Overcoming Interferences in Water Tests

Overcoming Interferences in Water Tests Image

How confident are you in the accuracy of your water tests?

An overdose of chlorine or bromine can produce readings that are at times wildly off the charts. Such errors not only foul up sanitation tests, but also make it difficult to gauge levels of pH and total alkalinity — and they affect both the drop-test and color-matching methods.

Of course, excessively high sanitation isn’t the only culprit. Many other things can interfere with test results.

Because too much chlorine or bromine is the most common cause of inaccurate results, we’re going to first look at how to adjust your water samples to account for those discrepancies. Then we’ll examine some of the other factors that corrupt water tests.

Color matching

If chlorine or bromine is greater than 10 to 15 parts per million, DPD reagents may be partially or totally bleached out. This can play a nasty trick: You’ll incorrectly think that there is no chlorine or bromine in the pool when in fact there is more than enough.

The fix: If there is no color development — no pink or red — and you are sure there is chlorine and bromine in the sample, dilute and retest to determine the correct concentration. Halve your sample size. For example, if the required sample size is 10mL, take it down to 5mL, then add 5mL of water with zero sanitizer, such as bottled water. Then follow the instructions exactly as written. Compare the resulting color against the chart. The chart should have a color that matches your water sample, along with a value. Double the value the color represents. That’s your correct reading.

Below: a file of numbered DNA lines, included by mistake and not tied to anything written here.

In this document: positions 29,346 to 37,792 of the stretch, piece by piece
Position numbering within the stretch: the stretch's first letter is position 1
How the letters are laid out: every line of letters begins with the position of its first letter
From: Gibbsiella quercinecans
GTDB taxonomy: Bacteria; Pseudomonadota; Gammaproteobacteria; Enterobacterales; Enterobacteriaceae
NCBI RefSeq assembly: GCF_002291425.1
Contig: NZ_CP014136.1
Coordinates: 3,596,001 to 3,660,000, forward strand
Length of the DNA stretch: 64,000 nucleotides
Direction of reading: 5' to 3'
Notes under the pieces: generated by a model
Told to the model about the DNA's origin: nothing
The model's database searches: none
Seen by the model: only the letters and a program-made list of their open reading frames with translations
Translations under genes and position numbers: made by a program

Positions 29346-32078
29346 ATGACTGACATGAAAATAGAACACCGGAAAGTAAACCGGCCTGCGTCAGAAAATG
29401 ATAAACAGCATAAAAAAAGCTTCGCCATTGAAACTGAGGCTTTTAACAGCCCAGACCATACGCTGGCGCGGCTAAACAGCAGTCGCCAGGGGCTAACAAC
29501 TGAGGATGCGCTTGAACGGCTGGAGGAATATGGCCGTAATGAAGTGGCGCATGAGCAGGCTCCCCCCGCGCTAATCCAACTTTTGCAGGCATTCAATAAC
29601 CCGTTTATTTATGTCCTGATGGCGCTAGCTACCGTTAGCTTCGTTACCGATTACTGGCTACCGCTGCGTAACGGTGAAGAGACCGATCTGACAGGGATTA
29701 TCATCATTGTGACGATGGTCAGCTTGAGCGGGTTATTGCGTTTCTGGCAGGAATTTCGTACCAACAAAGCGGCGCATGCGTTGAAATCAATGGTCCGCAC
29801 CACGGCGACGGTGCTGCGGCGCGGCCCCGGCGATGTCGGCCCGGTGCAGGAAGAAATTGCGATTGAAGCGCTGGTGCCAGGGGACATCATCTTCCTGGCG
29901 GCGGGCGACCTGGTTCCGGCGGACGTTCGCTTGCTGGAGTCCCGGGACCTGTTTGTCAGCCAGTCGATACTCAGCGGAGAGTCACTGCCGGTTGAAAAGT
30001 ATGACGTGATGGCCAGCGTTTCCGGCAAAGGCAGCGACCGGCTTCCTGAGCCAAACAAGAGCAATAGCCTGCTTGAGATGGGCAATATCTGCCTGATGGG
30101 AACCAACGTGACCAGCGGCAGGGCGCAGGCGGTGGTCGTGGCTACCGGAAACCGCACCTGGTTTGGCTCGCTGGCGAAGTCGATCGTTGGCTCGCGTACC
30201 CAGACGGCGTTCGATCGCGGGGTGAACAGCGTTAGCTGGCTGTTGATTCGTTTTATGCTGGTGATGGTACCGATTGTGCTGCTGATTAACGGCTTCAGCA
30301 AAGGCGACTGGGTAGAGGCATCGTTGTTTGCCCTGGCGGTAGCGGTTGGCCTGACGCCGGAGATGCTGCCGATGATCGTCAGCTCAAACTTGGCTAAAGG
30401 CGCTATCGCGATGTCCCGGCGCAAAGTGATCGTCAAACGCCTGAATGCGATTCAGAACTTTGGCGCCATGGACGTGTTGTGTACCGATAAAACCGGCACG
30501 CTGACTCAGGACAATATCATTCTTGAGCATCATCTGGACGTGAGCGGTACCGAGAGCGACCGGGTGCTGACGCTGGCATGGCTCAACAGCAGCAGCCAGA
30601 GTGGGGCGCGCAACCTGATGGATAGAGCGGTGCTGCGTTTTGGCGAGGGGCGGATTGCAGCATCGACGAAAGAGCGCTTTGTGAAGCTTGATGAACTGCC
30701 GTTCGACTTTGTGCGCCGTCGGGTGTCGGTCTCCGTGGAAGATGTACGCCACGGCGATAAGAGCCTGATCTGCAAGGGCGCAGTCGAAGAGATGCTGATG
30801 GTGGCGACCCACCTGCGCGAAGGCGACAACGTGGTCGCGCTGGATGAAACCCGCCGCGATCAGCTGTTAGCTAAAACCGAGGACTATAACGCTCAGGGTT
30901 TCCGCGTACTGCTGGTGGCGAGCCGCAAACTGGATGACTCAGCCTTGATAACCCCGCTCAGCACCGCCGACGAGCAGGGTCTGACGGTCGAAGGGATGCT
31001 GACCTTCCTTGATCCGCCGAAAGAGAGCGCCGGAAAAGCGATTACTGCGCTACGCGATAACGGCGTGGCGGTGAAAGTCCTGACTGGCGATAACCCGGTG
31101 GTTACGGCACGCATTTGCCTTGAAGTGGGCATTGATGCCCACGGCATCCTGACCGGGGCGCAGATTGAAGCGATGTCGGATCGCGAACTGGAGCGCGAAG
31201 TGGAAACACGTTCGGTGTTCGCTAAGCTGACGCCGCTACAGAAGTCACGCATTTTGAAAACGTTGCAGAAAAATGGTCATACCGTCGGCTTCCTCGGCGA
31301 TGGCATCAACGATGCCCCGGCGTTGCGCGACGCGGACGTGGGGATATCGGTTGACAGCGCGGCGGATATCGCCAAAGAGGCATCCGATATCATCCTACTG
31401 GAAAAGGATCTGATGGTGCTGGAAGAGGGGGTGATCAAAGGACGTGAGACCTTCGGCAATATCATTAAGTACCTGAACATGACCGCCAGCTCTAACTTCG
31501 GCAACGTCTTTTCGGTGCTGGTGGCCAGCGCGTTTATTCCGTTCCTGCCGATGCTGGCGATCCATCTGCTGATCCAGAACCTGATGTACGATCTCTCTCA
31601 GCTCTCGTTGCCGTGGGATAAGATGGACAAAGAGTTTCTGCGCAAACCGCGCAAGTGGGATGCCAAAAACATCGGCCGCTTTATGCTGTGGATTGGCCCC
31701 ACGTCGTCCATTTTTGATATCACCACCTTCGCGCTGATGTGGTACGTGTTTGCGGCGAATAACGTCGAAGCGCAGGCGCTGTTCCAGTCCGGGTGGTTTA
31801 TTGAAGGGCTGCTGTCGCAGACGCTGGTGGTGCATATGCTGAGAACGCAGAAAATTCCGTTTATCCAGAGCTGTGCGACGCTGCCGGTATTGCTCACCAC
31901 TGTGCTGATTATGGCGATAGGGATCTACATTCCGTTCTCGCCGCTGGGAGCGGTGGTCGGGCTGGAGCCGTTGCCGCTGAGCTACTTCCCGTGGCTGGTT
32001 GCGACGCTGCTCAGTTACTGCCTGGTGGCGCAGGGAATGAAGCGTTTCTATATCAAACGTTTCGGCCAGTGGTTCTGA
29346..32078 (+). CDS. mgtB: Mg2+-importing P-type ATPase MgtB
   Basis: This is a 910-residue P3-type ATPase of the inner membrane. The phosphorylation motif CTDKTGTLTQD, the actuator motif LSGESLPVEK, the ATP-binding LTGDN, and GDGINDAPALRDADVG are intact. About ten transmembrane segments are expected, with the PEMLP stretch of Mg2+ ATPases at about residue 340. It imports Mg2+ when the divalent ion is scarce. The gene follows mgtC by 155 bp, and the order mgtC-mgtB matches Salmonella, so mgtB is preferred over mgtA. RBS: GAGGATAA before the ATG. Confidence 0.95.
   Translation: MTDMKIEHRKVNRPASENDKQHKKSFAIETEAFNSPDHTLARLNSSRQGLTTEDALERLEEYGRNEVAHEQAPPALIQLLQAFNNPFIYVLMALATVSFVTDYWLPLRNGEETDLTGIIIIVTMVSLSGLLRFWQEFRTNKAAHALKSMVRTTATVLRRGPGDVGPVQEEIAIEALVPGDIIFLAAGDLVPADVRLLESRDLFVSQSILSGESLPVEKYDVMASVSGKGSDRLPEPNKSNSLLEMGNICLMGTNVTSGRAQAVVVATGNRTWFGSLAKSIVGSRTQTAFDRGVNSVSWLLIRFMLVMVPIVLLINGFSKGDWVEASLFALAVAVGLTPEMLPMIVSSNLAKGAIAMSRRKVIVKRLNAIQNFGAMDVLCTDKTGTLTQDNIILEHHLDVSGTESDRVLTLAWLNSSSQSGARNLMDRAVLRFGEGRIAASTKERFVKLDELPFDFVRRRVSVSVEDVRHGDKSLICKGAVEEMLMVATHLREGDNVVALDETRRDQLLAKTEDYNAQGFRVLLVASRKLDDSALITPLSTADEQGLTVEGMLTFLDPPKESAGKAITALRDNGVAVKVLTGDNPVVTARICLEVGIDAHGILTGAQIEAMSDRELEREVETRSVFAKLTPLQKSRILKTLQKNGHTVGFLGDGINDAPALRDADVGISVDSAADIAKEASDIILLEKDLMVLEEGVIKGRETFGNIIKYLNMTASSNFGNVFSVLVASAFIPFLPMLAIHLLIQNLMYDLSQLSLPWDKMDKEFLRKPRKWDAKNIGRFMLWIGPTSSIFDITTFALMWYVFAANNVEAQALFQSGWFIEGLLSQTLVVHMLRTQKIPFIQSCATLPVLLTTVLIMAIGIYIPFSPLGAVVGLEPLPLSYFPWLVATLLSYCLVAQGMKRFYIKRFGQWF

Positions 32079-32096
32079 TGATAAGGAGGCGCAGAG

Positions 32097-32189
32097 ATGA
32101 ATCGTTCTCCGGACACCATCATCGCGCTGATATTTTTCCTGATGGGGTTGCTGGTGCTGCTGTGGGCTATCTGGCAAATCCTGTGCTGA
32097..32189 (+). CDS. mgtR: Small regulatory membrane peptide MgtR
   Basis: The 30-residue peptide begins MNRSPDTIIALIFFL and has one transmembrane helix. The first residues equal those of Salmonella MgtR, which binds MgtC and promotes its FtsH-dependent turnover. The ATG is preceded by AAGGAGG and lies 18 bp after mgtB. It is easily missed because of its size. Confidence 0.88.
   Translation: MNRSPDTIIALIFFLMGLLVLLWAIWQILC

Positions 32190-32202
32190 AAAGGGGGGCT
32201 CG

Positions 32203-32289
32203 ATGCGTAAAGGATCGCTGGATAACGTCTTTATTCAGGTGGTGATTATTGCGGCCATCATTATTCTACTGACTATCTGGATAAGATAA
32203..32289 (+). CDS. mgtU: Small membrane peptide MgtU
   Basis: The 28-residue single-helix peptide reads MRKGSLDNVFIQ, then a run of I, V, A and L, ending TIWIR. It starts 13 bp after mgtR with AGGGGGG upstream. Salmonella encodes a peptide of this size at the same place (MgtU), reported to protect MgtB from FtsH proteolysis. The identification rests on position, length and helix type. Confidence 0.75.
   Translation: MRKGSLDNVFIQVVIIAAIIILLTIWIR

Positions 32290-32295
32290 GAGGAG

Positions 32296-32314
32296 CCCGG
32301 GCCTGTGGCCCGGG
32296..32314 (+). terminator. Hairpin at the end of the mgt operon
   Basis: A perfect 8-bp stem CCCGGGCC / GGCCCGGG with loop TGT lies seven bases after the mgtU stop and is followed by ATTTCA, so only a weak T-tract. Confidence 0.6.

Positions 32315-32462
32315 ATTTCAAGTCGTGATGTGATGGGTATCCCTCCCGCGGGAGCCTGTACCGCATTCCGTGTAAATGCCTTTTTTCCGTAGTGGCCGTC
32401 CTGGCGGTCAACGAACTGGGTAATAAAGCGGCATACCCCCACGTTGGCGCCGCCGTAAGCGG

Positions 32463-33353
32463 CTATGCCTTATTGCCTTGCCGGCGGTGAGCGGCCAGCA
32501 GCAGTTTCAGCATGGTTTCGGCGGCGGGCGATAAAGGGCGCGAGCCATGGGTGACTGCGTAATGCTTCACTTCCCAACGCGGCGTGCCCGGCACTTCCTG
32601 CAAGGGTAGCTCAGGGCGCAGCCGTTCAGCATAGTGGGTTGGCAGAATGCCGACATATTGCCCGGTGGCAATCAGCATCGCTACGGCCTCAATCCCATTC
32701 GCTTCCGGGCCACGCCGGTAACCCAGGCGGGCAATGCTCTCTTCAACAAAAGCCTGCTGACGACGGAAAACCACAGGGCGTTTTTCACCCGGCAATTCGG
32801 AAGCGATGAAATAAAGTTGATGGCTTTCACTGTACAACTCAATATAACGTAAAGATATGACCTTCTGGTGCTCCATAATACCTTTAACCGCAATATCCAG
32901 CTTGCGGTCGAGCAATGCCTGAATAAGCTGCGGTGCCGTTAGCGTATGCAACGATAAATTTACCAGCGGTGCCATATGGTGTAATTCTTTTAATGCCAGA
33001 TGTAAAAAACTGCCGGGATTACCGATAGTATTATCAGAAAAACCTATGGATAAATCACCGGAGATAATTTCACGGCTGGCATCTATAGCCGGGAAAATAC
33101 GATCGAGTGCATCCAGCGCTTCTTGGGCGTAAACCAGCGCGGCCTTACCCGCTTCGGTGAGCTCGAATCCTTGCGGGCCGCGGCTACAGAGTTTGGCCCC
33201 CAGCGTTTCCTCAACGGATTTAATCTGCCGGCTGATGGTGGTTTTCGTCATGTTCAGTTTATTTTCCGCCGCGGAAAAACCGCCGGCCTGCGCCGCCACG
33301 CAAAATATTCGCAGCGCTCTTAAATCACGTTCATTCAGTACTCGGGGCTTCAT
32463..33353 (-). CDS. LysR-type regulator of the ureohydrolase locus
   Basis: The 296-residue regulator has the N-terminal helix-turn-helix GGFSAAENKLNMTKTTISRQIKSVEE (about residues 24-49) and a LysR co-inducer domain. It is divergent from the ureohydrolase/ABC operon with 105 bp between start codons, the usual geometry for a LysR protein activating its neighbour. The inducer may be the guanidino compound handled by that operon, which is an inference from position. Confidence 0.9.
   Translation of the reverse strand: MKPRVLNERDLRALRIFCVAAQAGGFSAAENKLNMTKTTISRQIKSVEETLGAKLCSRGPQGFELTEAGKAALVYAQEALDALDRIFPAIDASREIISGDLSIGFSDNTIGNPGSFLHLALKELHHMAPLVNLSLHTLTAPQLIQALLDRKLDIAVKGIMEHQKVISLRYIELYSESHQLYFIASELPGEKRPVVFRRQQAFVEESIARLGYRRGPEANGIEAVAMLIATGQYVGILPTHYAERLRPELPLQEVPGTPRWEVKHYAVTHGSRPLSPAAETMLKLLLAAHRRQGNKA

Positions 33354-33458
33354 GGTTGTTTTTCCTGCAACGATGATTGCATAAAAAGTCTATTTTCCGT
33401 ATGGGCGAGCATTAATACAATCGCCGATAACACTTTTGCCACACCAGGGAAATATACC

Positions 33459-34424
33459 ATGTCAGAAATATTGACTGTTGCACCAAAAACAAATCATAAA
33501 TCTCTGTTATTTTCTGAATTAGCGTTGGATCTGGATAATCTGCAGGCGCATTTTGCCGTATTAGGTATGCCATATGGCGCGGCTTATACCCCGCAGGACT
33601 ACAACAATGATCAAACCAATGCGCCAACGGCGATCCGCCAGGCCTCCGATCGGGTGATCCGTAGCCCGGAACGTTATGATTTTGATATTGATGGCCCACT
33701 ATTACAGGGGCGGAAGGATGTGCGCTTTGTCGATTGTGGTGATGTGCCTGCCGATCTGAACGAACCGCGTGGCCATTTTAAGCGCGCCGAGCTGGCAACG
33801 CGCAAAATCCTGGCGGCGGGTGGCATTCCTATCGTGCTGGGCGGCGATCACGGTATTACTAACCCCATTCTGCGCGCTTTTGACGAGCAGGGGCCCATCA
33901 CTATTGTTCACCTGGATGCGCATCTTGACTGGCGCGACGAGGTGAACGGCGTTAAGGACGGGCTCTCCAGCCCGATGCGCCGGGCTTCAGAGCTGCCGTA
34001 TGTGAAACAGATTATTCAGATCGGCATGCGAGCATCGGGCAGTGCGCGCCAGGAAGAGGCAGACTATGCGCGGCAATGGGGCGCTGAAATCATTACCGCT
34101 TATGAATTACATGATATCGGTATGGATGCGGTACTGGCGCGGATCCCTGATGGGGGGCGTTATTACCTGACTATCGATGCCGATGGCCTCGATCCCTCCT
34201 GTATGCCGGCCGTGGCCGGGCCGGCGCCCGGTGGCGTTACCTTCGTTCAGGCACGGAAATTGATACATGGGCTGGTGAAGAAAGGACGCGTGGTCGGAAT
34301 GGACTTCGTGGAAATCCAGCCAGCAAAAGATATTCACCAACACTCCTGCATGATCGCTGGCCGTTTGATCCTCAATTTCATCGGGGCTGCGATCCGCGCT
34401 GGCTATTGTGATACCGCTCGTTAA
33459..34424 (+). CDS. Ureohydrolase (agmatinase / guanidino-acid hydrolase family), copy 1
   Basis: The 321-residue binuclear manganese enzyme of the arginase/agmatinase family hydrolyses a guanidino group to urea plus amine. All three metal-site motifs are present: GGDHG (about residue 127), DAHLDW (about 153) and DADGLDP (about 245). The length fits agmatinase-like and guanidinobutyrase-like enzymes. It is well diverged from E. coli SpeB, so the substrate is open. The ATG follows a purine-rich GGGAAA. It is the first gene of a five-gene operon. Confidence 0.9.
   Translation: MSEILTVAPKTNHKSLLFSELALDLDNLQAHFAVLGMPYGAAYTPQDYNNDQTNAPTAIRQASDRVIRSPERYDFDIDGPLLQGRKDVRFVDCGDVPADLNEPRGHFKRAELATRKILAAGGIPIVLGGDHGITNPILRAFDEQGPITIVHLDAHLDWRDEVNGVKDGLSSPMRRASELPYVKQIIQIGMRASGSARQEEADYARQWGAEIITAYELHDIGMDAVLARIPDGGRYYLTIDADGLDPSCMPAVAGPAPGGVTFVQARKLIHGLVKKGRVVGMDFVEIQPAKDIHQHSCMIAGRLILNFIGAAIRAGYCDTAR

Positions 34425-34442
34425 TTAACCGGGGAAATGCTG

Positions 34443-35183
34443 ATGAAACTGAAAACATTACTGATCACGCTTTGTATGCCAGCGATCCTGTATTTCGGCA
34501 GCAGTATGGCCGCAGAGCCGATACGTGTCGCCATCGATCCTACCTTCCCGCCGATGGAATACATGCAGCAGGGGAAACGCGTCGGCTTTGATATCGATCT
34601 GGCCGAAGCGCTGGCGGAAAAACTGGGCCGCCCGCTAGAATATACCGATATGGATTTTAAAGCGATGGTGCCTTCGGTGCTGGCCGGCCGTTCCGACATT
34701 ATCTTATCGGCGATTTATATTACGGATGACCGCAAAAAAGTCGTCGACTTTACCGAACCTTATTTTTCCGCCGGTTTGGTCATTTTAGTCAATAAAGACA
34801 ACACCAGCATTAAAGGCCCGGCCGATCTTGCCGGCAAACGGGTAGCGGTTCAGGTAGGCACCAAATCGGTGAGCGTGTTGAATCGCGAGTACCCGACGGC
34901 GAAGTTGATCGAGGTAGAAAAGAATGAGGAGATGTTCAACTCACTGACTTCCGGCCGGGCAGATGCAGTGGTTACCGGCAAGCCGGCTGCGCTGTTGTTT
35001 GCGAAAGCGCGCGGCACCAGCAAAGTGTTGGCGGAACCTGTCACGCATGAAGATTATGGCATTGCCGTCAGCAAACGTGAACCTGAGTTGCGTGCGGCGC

Other interferences

•Another possible problem is that a small amount of DPD No. 3 was left in the test cell. A trace amount can make the total chlorine value read less than the free chlorine value.

The fix: Be sure to thoroughly rinse out the test cell after each use.

Drop test

The great thing about FAS-DPD tests —commonly called a drop test — is that they can read up to 20 ppm of sanitizer. However, if the sanitizer is greater than 20 ppm, DPD reagents may partially or totally bleach out, resulting in a false low- or zero-sanitizer reading.

The fix: You can perform a dilution, just as described above. In a DPD test, a typical sample size is 25mL. You would halve to 12.5mL, fill the remaining with bottled water, then multiply by the dilution factor — in this case, 2.

Alternatively, you can dilute your sample with bottled water and simply add as many dippers of indicator powder as necessary to hold a pink color. Then add drops of titrant until the sample goes from pink to colorless. Multiply the number of drops by 0.2. For a 1-to-1 dilution, multiply the result by 2; for a 1:3, multiply by 4, etc.

Other interferences:

•Monopersulfate (non-chlorine oxidizer) can corrupt total- and combined-chlorine readings. You’ll know this is the case because of a quick reaction to DPD No. 3, resulting in an abnormally high number (a false high.) This also applies to the color-matching method.

The fix: Use a deox reagent to remove any monopersulfate and test again.